Lawrence School Board Approves New Fairness Policy | News, Sports, Jobs


photo by: Screenshot of the meeting / Lawrence School Board

Lawrence School Board President Kelly Jones, left, reads part of the subject matter of the board’s new fairness policy at a meeting on Monday, May 10, 2021. The board approved the policy by a vote of 6-0.

The Lawrence School Board now has an equity policy that aims to address educational disparities in the school district.

At a meeting on Monday, the board approved an amended policy with a 6-0 vote. Board member Paula Smith was absent from the meeting.

Board chair Kelly Jones said the changes included using more direct language by changing some words from “should” to “will,” which was suggested by a student leader. It also includes changes to the Continuous Improvement section of the policy, changing wording to allow external programs – such as the Parents of Color Advisory Committee, Equity Advisory Council, and Native American Student Services – to participate. to the work of the district.

These changes were discussed when the board first reviewed the policy at the April 26 board meeting.

Ahead of the vote, Ms Jones said she hoped board members would approve the policy, noting that its creation and approval was something she wanted to accomplish before her tenure as board chair ended this time. summer.

She also read aloud the main purpose of the policies, which includes the district’s elimination of “inequitable practices, systems and structures that create advantages for some students and families while disadvantaging others.”

After approving the policy, the council heard a report from the district administrators on their work to improve equity in the district. Leah Wisdom, district equity director, said the policy “means nothing” if the district does not implement it.

Part of this work includes the district’s use of culturally sustainable resource criteria, which is a tool it uses to review educational resources to ensure they are appropriate in terms of equity. An example of the tool’s criteria is whether an educational resource to be considered includes “an accurate representation of people of diverse backgrounds in culture, language, history and social norms free from stereotypes and prejudices. », Among other criteria.

In other matters, the board deferred action on a board governance manual. Parts of the proposed manual reflect a commitment to equity in education outlined in the proposed equity policy.

It also sets guidelines for when board members can serve as president and vice-president and includes a limit of two consecutive terms for those positions. Shannon Kimball, a board member, said the term limit was only for consecutive terms, meaning a board member can hold leadership positions for more than two years, but must take leave after two years before serving again.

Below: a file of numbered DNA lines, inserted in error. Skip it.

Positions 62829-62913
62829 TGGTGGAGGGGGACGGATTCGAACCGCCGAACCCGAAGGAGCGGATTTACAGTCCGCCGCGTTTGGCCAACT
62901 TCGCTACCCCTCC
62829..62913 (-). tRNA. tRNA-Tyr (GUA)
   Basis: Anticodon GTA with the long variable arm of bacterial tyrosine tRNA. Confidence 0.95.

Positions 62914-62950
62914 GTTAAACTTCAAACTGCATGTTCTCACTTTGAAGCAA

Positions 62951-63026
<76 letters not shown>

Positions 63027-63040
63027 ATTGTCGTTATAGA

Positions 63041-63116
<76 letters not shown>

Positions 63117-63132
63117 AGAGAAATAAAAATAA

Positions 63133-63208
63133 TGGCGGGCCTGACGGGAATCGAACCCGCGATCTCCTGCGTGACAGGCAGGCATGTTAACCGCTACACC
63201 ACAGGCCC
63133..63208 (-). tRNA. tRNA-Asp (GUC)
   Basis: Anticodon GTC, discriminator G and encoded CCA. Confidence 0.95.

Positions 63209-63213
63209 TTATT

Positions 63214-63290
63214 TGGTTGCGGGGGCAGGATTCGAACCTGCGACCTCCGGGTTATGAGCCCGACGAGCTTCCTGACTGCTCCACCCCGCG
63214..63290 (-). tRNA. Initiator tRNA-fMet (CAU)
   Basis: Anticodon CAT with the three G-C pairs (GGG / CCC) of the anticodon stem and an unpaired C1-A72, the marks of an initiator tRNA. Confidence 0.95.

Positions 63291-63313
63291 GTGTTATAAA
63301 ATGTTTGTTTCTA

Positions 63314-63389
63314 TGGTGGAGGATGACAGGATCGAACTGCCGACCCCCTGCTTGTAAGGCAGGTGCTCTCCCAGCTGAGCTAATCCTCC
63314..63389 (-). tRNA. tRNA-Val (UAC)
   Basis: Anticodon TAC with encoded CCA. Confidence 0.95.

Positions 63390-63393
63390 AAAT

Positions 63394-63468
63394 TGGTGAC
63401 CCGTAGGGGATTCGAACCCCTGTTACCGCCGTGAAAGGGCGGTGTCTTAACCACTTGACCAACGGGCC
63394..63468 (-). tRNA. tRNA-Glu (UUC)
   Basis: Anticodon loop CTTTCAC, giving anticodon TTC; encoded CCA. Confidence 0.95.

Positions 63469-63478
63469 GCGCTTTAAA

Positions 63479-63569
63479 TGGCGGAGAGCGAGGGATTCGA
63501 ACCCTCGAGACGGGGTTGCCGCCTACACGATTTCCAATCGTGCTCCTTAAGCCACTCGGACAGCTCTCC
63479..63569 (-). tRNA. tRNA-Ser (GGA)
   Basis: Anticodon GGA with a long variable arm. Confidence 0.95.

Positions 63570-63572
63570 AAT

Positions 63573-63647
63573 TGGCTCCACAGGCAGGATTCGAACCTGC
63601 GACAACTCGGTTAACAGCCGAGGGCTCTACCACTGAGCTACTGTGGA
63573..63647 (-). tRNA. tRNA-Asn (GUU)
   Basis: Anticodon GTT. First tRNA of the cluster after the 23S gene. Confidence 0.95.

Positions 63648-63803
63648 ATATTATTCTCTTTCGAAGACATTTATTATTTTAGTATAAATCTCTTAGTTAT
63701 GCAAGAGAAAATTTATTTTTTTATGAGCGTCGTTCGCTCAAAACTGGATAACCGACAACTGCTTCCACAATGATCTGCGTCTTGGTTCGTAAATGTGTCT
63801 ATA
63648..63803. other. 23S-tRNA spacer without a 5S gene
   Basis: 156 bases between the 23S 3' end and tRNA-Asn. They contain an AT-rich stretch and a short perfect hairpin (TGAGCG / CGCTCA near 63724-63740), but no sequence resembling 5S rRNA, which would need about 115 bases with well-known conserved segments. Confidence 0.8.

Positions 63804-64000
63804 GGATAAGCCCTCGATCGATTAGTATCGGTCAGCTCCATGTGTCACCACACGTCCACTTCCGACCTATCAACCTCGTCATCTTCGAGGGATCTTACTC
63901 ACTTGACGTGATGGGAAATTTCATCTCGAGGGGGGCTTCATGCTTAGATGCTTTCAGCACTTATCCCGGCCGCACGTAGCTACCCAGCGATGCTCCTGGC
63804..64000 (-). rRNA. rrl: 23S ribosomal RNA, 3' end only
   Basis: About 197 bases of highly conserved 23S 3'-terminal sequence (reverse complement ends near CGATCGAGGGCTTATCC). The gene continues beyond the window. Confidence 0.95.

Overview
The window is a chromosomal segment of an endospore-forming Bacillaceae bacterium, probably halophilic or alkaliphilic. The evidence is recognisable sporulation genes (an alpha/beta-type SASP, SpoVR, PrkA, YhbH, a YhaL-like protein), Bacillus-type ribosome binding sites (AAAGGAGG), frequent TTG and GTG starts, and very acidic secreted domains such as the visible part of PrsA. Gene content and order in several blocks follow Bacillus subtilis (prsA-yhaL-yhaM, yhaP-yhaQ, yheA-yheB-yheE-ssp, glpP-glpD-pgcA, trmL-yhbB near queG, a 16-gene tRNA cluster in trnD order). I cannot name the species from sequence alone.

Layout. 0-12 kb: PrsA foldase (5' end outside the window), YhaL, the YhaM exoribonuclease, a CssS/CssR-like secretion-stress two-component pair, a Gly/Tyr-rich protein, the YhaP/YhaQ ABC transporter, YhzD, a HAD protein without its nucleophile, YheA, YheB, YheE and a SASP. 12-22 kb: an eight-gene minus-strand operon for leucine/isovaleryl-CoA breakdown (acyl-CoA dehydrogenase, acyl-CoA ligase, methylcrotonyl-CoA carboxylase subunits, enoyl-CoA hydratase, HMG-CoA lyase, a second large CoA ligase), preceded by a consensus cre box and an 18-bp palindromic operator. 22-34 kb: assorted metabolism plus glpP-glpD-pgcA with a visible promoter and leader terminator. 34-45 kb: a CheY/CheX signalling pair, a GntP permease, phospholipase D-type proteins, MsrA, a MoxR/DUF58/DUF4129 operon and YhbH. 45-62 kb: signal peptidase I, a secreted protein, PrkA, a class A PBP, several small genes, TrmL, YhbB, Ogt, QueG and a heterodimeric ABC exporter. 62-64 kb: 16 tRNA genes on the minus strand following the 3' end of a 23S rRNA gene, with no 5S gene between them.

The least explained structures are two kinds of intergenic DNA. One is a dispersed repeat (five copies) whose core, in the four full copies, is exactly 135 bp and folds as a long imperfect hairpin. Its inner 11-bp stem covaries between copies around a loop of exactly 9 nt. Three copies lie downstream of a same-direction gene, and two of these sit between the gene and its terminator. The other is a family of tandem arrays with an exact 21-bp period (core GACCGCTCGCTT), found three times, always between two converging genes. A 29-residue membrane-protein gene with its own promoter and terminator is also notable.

Additionally, Jones said the proposed manual also changes the way leadership is traditionally selected for the board. Currently, the members who obtain the first and second highest number of votes in their election serve as Chairman of the Board for a period of two years. But the manual would allow any of the board members to hold leadership positions, if elected by the board.

Board members Carole Cadue-Blackwood and Melissa Johnson have said they do not support the change in board leadership selection, with Cadue-Blackwood suggesting it would rob voters of their right to vote.

But Kimball said there is no current policy forcing the elected board member with the most votes to serve as board chair. Additionally, Ms Jones said she believed the new policy took into account that some board members may not have time to take on the additional responsibilities of leading the board.

Cadue-Blackwood said she believed the traditional method should be enshrined in politics instead, saying she “did not want to take voting power from the people.” Johnson suggested a compromise for the policy of having the board first appoint the members who receive the most votes and, if they carry over, allow the board to nominate and elect another officer.

However, Kimball said that due to the staggered two-year board election cycle, allowing a board member to serve two consecutive one-year terms as chairman could prevent the board member who received the second highest number of votes in his election to sit as president. President.

Noting that Smith was absent from the meeting, Jones said she was not sure the board had the vote to approve the measure at the meeting and asked to table the item. She said the board would consider taking final board action at the May 24 meeting.

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